Ruby on Rails latest stable (v6.1.7.7) - 4 notes - Class: ActionController::Streaming

Method deprecated or moved

This method is deprecated or moved on the latest stable version. The last existing version (v3.0.9) is shown here.

These similar methods exist in v6.1.7.7:

send_file(path, options = {}) protected

Sends the file. This uses a server-appropriate method (such as X-Sendfile) via the Rack::Sendfile middleware. The header to use is set via config.action_dispatch.x_sendfile_header, and defaults to “X-Sendfile”. Your server can also configure this for you by setting the X-Sendfile-Type header.

Be careful to sanitize the path parameter if it is coming from a web page. send_file(params[:path]) allows a malicious user to download any file on your server.


  • :filename - suggests a filename for the browser to use. Defaults to File.basename(path).

  • :type - specifies an HTTP content type. Defaults to ‘application/octet-stream’. You can specify either a string or a symbol for a registered type register with Mime::Type.register, for example :json

  • :disposition - specifies whether the file will be shown inline or downloaded. Valid values are ‘inline’ and ‘attachment’ (default).

  • :status - specifies the status code to send with the response. Defaults to ‘200 OK’.

  • :url_based_filename - set to true if you want the browser guess the filename from the URL, which is necessary for i18n filenames on certain browsers (setting :filename overrides this option).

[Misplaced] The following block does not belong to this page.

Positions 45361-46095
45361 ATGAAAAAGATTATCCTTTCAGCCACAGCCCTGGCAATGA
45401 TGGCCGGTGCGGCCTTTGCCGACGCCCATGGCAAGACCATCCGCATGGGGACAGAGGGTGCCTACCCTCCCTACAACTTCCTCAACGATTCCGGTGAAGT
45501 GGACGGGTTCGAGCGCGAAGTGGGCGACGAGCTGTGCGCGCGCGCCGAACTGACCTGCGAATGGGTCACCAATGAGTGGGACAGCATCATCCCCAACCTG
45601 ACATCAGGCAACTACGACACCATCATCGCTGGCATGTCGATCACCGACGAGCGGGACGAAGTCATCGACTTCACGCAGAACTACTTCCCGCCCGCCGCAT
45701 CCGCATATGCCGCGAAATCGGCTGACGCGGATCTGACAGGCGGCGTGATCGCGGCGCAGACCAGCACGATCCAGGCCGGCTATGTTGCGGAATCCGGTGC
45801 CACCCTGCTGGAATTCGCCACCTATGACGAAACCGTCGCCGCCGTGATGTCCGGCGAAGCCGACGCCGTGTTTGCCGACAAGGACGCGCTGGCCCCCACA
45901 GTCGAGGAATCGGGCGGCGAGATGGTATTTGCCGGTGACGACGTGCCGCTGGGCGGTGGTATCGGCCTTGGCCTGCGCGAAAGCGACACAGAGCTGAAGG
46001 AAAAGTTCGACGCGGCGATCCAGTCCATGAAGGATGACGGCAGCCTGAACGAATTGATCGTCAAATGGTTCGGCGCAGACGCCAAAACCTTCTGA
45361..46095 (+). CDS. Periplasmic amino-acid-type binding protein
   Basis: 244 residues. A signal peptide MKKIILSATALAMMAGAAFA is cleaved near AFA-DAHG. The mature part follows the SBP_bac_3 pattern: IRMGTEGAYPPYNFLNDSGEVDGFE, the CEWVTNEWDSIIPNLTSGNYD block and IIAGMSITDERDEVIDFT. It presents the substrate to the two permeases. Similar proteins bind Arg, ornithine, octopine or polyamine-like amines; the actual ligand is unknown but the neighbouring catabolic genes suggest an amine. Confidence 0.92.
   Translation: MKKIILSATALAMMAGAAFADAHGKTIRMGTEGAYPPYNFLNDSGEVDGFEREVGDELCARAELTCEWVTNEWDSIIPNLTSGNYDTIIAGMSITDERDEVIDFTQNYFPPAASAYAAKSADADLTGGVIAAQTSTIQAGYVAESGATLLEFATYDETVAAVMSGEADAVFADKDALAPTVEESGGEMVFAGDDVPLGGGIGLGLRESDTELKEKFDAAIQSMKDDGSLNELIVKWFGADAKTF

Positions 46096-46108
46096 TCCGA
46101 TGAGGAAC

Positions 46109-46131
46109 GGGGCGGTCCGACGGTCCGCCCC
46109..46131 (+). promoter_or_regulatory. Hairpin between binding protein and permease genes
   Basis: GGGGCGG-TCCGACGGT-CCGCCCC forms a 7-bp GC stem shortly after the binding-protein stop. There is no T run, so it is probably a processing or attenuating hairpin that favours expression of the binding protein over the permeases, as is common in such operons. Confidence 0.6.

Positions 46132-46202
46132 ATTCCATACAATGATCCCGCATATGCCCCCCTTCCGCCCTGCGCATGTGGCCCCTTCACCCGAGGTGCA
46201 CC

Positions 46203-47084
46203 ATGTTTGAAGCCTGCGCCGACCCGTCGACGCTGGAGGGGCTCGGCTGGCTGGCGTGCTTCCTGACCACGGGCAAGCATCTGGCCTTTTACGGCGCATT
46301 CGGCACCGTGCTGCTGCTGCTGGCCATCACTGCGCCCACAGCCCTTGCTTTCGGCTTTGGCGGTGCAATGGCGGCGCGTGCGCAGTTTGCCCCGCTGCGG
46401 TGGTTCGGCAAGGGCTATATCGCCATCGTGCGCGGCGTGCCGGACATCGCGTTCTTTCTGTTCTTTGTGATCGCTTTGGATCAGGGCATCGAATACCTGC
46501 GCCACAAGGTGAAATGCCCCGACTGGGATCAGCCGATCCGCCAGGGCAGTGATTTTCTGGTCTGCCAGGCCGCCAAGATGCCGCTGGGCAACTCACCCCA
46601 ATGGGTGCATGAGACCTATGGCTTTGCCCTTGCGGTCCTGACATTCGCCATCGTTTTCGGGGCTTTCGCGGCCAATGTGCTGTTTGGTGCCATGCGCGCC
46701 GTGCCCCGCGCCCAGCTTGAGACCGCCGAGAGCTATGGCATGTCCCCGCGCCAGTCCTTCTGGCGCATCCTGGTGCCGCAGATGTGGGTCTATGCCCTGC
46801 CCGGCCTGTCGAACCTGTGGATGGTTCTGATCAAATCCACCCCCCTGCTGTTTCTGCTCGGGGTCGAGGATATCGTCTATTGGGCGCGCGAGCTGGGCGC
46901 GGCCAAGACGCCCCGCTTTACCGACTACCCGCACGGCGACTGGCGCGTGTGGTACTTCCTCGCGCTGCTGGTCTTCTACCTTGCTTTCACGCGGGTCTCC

The default Content-Type and Content-Disposition headers are set to download arbitrary binary files in as many browsers as possible. IE versions 4, 5, 5.5, and 6 are all known to have a variety of quirks (especially when downloading over SSL).

Simple download:

send_file '/path/to.zip'

Show a JPEG in the browser:

send_file '/path/to.jpeg', :type => 'image/jpeg', :disposition => 'inline'

Show a 404 page in the browser:

send_file '/path/to/404.html', :type => 'text/html; charset=utf-8', :status => 404

Read about the other Content-* HTTP headers if you’d like to provide the user with more information (such as Content-Description) in http://www.w3.org/Protocols/rfc2616/rfc2616-sec14.html#sec14.11.

Also be aware that the document may be cached by proxies and browsers. The Pragma and Cache-Control headers declare how the file may be cached by intermediaries. They default to require clients to validate with the server before releasing cached responses. See http://www.mnot.net/cache_docs/ for an overview of web caching and http://www.w3.org/Protocols/rfc2616/rfc2616-sec14.html#sec14.9 for the Cache-Control header spec.

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June 26, 2008
9 thanks


Rails 2.1 supports the x_sendfile apache module:

send_file '/path/to.png', :x_sendfile => true, :type => 'image/png'
August 8, 2008
2 thanks

X-Sendfile equivalent for Nginx

Nginx supports a similar http header to X-Sendfile called X-Accel-Redirect.

Set the X_SENDFILE_HEADER constant somewhere (eg in your environment.rb) file:

ActionController::Streaming::X_SENDFILE_HEADER = 'X-Accel-Redirect'  

Then you can use x_sendfile => true as usual.

More here: http://wiki.codemongers.com/NginxXSendfile

December 16, 2009
0 thanks


send_file always uses the absolute path /www/somewebsite/public/downloads/file

January 24, 2011
0 thanks

Does not respond to ajax call

I inherited some code that used form_remote_tag. send_file and send_data did not work.

Changing from from_remote_tag to form_tag and all worked as expected.